Now, let’s talk about real systemic racism. The systemic racism that exists in your toy box. I am writing from a position of privilege, so bear with me while I tell you what I see.
When I was a child, the lead character in any given cartoon was always blonde-and she still often is today. Let me give you a few examples from my era: Rainbow Brite, She-Ra, Jem (You KNOW she’s blonde under that pink dye!), Barbie and Skipper, Sailor Moon…need I go on? It was easy for me to find a doll that looked like me. You see, I was a blonde. The trouble is, I don’t think I had a lot of dolls that looked like my friends. That, to me, was troubling.
You see, I grew up in Southern California, among a group of friends that did not look like each other at all – and that was life. People looked different, people acted different, people even spoke different languages! But then and there, it was all acceptable, because it was life. I actually miss that part of Southern California. It’s the part I miss most, the diversity. I like learning about different things, and different people. Fascination and curiosity are great things.
Trouble is, there was not a lot of diversity in the toy box. If you were a brunette or a redhead, for example, you were relegated to sidekick. I had to specifically ask for redhead dolls to include my redhead friend. I even got blowback and freakish looks from my parents for asking for diversity in my doll kingdom. I mean, all my real friends are different, so why not have all my imaginary friends be different too?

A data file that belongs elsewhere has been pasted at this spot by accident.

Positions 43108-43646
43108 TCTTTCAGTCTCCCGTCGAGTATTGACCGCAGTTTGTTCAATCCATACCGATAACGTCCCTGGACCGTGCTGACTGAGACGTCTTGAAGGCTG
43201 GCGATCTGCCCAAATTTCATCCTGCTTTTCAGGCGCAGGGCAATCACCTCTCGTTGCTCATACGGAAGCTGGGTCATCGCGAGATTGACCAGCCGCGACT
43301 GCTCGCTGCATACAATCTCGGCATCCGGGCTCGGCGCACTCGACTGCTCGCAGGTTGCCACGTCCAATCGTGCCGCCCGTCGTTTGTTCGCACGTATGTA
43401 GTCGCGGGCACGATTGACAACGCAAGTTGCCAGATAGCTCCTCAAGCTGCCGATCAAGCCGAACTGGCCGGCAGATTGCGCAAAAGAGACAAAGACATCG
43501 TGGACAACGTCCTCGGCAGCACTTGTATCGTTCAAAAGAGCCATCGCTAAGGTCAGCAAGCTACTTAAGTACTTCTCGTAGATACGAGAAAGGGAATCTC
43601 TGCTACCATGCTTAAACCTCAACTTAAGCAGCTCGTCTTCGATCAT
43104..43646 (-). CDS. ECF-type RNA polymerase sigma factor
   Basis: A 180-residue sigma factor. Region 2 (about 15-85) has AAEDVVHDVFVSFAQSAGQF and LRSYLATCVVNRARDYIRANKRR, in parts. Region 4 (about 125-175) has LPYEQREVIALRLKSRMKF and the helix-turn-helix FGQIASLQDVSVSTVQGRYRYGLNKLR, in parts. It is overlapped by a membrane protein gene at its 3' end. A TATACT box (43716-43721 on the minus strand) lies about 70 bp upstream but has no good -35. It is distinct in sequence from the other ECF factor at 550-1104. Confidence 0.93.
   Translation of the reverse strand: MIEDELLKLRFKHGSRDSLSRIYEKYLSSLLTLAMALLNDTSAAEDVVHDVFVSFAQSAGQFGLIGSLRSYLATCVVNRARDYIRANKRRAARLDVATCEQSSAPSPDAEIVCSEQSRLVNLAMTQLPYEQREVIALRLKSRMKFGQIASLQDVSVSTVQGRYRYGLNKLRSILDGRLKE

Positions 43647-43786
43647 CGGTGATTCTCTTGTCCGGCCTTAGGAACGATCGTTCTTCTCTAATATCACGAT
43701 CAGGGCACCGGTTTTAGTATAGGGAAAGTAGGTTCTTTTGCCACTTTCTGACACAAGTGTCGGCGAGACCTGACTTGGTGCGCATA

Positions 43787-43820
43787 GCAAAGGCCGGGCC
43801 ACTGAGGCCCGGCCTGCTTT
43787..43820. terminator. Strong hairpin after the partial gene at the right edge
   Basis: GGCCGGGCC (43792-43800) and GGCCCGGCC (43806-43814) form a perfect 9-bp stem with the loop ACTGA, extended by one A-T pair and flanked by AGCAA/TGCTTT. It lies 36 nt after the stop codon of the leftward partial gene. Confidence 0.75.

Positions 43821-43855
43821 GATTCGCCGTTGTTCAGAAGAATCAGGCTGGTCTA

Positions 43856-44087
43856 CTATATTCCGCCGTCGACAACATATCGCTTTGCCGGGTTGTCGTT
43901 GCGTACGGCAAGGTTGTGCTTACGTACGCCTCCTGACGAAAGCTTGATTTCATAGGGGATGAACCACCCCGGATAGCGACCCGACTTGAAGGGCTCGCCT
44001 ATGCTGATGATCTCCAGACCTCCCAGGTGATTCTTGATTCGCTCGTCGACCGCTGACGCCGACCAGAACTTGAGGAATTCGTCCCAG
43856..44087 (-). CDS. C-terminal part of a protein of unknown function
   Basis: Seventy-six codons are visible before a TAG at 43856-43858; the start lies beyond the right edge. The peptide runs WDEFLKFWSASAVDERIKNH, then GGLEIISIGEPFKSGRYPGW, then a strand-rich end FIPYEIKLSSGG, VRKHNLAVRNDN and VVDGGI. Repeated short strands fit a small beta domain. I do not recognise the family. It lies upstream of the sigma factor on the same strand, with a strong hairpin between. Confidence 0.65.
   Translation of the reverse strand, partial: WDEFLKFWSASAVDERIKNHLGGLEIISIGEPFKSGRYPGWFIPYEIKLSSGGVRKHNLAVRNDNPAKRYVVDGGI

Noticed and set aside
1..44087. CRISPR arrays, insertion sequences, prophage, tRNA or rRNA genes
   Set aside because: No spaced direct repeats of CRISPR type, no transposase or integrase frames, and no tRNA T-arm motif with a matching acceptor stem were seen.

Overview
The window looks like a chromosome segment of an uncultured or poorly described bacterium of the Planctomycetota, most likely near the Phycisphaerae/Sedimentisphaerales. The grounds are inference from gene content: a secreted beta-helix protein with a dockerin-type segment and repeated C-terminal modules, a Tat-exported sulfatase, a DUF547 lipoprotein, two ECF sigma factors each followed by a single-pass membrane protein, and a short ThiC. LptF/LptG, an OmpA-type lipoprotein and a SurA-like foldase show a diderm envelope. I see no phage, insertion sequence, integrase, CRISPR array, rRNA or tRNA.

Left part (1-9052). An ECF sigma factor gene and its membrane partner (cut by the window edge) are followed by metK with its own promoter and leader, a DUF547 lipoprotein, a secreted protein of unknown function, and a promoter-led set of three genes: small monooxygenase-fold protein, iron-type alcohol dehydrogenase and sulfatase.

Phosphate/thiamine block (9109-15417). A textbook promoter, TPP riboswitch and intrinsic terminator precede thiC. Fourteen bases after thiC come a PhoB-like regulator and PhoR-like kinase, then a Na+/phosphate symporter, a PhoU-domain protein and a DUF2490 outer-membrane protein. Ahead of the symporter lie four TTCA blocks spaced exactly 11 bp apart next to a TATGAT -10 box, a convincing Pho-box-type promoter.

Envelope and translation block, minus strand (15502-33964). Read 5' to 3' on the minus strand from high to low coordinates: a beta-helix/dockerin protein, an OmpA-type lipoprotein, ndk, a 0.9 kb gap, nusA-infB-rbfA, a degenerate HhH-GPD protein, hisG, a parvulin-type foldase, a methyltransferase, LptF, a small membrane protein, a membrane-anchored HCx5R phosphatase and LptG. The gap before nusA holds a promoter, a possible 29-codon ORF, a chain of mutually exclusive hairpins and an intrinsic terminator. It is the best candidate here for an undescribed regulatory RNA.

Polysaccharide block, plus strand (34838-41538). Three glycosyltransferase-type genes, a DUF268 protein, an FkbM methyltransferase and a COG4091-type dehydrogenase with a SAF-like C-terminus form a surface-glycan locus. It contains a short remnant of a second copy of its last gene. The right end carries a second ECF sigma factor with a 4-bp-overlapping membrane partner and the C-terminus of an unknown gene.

What really hit me hard, though, was going into a store with Spanish-speaking owners, in my twenties, and seeing blonde dolls in Spanish-language boxes. At the time, I had just learned about various kinds of Eurocentric beauty standards, including Asian eyelid surgeries made to look more Western-which seems to be an Asian code word for European. Coming from my position, it still baffles me that they want to look like me, and not their beautiful selves. Anyway, back to the dolls. They looked nothing like the dark-haired beauties I normally came across with Hispanics. Blonde Hispanics do exist, even in natural states, but they are literally praised for “passing” as white somehow. I find all of this disturbing, that a person could hate their genetics so much. Of course, I am currently a size 18 in my clothing when the average model is a size…what is it now? Zero? So I can relate somewhat. Don’t even get me started on dolls in wheelchairs. Maybe they ought to exist, too?
Maybe celebrating differences would be better than making a uniform case that the leader is one uniform look, which could possibly be unnatural to the group of people supposedly represented. (I’m looking at you, Sailor Moon.) Perhaps make the brunette the leader, or the dark-skinned girl every once in a while?